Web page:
(Photo: Angel Moore/APTN)
Protesters blocked a causeway connecting Cape Breton Island to mainland Nova Scotia today in an effort to raise awareness about the unsolved murder of a local Mi’kmaw woman.
Cassidy Jean Bernard, 22, was found dead in her We’koqma’q home on Oct. 24.
Annie Bernard-Daisley, Cassidy’s cousin and a band councillor for We’koqma’q, told APTN News Cassidy was “very community-oriented,” and that the young mother “went to every community function that there was with her little babies.
Police are calling the woman’s death “suspicious,” and say the two infants _ in the home at the time of the incident _ were not harmed.
Chief Rod Googoo says the 45-minute march on the Canso Causeway will shine a spotlight on the issue of missing and murdered Indigenous woman across Canada and hopefully shed some light on what happened to Bernard.
He says the young woman was a “sweet and innocent child herself,” and that her death has left the community in a state of shock and grief.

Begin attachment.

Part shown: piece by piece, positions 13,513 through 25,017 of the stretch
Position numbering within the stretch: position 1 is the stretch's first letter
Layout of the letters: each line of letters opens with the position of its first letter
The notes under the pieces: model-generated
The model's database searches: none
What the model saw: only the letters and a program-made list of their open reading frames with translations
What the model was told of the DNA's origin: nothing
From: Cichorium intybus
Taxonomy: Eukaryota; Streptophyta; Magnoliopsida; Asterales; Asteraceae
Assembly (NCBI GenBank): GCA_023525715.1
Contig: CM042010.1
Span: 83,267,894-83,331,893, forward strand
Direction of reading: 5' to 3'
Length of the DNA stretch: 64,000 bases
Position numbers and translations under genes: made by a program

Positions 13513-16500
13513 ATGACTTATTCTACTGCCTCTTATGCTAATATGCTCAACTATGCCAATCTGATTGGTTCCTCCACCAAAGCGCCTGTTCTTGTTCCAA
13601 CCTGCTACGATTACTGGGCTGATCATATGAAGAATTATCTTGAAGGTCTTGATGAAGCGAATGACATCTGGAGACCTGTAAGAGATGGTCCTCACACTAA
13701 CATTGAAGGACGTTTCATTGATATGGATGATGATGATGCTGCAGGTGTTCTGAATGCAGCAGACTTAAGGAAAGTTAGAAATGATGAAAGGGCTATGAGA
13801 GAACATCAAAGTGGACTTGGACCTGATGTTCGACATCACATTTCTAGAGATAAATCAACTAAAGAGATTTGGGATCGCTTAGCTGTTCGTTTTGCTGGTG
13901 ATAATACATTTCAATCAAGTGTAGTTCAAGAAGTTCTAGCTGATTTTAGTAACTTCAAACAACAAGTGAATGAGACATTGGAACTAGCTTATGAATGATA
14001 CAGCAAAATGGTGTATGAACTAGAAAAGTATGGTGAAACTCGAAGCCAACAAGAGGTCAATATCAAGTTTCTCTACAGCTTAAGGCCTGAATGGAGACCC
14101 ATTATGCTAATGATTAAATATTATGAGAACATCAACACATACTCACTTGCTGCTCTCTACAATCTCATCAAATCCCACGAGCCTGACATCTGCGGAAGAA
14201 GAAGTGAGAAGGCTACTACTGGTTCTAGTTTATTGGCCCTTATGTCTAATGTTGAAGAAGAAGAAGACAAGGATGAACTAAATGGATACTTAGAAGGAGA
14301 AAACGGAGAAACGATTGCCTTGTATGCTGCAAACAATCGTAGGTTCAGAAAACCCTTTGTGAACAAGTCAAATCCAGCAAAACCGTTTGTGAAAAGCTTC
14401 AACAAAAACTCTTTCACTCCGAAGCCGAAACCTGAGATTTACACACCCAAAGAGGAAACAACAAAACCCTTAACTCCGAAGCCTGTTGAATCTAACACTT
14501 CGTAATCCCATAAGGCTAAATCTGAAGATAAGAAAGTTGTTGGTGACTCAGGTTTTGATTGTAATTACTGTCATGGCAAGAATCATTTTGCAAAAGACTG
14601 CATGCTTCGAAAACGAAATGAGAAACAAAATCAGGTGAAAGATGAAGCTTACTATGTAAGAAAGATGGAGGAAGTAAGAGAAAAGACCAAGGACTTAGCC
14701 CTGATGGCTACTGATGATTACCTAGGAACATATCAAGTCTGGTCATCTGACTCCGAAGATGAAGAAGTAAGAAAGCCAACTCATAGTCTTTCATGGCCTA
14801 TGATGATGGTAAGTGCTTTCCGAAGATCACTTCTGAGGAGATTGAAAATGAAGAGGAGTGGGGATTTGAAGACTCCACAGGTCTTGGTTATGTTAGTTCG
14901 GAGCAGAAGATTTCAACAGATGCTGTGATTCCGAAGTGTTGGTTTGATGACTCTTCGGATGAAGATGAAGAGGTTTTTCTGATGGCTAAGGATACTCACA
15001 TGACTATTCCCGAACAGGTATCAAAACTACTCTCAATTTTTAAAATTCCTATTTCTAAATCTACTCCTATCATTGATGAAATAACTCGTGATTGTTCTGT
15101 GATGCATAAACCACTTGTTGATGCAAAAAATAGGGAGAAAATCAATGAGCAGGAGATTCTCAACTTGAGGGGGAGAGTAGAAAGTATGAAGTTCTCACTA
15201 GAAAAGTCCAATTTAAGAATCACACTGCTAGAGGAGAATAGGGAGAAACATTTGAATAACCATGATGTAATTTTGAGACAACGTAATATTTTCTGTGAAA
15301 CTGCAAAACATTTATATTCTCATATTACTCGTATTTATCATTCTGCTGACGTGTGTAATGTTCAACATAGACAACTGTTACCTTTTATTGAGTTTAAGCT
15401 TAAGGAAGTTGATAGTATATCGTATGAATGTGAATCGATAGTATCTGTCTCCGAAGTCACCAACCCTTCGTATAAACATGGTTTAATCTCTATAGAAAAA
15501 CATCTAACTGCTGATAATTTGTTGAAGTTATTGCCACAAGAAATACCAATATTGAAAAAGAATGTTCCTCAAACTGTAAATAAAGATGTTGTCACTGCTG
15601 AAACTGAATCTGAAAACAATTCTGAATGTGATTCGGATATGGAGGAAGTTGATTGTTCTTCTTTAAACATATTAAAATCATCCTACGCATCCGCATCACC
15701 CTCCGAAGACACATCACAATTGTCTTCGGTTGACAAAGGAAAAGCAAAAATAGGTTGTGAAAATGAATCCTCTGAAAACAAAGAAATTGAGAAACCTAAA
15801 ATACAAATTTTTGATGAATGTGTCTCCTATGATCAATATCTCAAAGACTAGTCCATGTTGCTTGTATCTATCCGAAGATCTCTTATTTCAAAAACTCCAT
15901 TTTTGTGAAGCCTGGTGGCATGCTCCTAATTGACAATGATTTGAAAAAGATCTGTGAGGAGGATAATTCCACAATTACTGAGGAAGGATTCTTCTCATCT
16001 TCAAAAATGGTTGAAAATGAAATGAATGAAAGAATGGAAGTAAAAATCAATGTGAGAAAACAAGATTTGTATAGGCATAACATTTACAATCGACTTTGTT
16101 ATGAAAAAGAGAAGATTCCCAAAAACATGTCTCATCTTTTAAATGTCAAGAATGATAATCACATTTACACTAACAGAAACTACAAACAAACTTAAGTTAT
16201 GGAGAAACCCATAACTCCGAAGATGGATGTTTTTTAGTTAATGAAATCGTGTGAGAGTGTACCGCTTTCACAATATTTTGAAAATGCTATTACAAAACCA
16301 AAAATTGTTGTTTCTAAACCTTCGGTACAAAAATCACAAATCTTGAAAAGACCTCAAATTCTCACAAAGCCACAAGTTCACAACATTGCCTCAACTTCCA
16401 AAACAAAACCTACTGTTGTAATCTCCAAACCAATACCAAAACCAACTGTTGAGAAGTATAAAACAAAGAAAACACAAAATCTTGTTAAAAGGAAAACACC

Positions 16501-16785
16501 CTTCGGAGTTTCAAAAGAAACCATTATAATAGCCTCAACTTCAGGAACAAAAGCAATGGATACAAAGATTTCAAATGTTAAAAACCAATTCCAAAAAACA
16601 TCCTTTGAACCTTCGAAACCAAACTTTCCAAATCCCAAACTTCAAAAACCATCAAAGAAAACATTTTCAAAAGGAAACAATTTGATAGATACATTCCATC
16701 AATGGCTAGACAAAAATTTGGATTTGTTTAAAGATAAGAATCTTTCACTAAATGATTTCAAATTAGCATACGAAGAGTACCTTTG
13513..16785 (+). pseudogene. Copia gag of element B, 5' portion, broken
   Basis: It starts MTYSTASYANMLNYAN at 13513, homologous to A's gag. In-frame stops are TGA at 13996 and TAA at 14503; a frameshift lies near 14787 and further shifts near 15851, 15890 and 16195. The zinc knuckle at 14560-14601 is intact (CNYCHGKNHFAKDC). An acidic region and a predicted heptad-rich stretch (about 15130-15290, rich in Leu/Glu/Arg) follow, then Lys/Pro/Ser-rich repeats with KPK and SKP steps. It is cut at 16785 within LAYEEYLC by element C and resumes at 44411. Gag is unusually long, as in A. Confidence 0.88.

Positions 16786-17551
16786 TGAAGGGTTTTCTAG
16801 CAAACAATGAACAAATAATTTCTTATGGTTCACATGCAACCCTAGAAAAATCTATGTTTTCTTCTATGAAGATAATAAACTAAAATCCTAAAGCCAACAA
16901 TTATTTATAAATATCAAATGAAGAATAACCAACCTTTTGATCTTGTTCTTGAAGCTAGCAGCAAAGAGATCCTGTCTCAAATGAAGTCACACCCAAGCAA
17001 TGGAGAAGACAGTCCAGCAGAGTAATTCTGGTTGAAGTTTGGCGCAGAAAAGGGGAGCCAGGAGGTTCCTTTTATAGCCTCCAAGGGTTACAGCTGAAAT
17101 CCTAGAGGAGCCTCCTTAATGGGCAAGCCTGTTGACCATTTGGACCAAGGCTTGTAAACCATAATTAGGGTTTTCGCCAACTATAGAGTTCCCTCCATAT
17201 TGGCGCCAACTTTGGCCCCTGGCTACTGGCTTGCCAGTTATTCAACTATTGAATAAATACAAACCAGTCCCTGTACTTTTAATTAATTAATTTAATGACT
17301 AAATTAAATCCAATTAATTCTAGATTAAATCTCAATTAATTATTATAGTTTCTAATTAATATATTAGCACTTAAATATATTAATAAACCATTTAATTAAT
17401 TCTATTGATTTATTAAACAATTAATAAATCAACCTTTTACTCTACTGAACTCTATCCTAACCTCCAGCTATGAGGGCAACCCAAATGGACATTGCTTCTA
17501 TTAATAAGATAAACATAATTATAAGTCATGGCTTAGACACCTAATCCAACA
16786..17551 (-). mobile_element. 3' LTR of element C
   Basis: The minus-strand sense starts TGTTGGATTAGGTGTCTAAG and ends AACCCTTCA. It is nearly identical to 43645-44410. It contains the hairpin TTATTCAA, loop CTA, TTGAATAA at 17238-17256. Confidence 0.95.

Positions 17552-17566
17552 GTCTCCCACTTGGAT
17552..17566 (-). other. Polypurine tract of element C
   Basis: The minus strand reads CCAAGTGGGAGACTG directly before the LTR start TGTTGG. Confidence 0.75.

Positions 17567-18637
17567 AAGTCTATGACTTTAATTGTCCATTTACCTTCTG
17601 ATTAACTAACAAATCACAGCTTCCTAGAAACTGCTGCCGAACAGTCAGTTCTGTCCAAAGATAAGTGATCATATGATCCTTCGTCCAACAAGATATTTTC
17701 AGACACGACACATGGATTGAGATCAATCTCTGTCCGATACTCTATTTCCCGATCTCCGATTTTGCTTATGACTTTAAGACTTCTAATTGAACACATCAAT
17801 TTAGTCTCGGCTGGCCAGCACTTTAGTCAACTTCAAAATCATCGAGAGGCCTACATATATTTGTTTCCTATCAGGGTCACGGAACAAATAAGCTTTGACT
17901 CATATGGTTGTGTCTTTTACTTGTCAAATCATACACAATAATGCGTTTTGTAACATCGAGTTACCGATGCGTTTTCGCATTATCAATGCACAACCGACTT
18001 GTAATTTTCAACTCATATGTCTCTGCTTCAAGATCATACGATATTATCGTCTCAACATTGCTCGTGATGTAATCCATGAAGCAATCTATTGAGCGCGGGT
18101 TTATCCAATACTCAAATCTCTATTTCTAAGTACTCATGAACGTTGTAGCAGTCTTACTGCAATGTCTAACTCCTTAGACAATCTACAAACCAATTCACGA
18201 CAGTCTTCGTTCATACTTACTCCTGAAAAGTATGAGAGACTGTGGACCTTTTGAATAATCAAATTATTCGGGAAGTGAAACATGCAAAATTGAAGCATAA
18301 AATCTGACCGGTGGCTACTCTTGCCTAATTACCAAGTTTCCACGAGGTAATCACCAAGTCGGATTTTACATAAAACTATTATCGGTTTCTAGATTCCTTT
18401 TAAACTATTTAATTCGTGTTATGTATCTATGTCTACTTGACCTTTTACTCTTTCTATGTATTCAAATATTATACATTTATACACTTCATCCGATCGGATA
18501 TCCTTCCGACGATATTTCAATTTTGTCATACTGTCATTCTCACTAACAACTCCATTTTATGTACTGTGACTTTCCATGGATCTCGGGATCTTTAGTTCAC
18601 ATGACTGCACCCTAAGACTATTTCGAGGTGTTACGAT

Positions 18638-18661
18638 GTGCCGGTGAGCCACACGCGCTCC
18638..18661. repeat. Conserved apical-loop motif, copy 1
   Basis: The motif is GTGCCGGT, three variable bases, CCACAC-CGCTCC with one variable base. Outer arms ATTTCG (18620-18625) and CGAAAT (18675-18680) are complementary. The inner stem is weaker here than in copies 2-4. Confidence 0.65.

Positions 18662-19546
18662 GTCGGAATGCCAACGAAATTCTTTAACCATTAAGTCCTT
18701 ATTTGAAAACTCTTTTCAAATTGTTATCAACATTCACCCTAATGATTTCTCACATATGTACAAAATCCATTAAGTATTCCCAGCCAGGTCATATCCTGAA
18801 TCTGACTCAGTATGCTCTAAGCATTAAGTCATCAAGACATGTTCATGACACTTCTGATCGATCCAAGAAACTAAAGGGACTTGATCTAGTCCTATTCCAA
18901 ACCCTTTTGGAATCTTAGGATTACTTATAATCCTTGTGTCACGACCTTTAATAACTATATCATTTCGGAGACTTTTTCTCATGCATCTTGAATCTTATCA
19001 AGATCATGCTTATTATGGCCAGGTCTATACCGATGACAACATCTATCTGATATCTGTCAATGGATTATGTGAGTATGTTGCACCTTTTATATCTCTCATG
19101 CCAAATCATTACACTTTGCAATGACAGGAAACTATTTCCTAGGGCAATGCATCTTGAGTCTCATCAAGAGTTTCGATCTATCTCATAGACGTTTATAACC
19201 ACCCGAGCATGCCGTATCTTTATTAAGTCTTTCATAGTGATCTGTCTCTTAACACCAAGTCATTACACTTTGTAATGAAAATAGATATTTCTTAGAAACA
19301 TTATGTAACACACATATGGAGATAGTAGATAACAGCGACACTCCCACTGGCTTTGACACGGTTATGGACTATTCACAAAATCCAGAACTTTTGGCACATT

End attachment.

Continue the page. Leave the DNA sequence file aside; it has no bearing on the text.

The We’koqma’q band council in Waycobah is offering a $100,000 reward for information that leads to the arrest and conviction of the woman’s murderer.
RCMP Cpl. Jennifer Clarke says police will be on site today, ensuring the safety of the group and allowing them to “peacefully express their views.”
She says police will keep the group to one lane of the causeway and keep the other lane open for emergency vehicles.
Cassidy Bernard was the mother of six-month-old identical twin girls, Mya and Paisley.
“She must have been an angel from God, because nobody gets blessed very often to have that opportunity to have identical twins,” said her mother Mona Bernard in an interview last week with APTN News.
Mona said Cassidy “was just a master” at mothering. “She was just a queen of these babies.”
-with files from Justin Brake